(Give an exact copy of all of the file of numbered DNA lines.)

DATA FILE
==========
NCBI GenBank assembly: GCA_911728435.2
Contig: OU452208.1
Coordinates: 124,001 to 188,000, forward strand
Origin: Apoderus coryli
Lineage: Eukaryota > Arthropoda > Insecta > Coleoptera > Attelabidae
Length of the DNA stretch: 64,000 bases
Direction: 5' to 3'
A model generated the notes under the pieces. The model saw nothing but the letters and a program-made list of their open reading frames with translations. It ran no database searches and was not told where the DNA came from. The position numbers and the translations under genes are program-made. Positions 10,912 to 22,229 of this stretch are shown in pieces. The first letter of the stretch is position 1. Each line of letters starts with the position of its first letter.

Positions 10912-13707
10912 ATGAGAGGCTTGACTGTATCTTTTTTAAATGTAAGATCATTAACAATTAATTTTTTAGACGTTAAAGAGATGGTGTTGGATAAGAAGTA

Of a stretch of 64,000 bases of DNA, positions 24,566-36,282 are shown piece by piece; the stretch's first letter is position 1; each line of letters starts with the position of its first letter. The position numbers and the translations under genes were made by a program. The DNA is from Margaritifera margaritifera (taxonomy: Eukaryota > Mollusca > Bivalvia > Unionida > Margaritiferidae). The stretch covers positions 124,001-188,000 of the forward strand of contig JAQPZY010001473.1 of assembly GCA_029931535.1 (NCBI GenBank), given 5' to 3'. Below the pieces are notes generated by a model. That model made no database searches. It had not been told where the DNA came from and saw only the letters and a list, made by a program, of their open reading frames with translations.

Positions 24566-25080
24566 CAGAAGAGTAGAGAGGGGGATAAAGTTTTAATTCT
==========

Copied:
NCBI GenBank assembly: GCA_911728435.2
Contig: OU452208.1
Coordinates: 124,001 to 188,000, forward strand
Origin: Apoderus coryli
Lineage: Eukaryota > Arthropoda > Insecta > Coleoptera > Attelabidae
Length of the DNA stretch: 64,000 bases
Direction: 5' to 3'
A model generated the notes under the pieces. The model saw nothing but the letters and a program-made list of their open reading frames with translations. It ran no database searches and was not told where the DNA came from. The position numbers and the translations under genes are program-made. Positions 10,912 to 22,229 of this stretch are shown in pieces. The first letter of the stretch is position 1. Each line of letters starts with the position of its first letter.

Positions 10912-13707
10912 ATGAGAGGCTTGACTGTATCTTTTTTAAATGTAAGATCATTAACAATTAATTTTTTAGACGTTAAAGAGATGGTGTTGGATAAGAAGTA

Of a stretch of 64,000 bases of DNA, positions 24,566-36,282 are shown piece by piece; the stretch's first letter is position 1; each line of letters starts with the position of its first letter. The position numbers and the translations under genes were made by a program. The DNA is from Margaritifera margaritifera (taxonomy: Eukaryota > Mollusca > Bivalvia > Unionida > Margaritiferidae). The stretch covers positions 124,001-188,000 of the forward strand of contig JAQPZY010001473.1 of assembly GCA_029931535.1 (NCBI GenBank), given 5' to 3'. Below the pieces are notes generated by a model. That model made no database searches. It had not been told where the DNA came from and saw only the letters and a list, made by a program, of their open reading frames with translations.

Positions 24566-25080
24566 CAGAAGAGTAGAGAGGGGGATAAAGTTTTAATTCT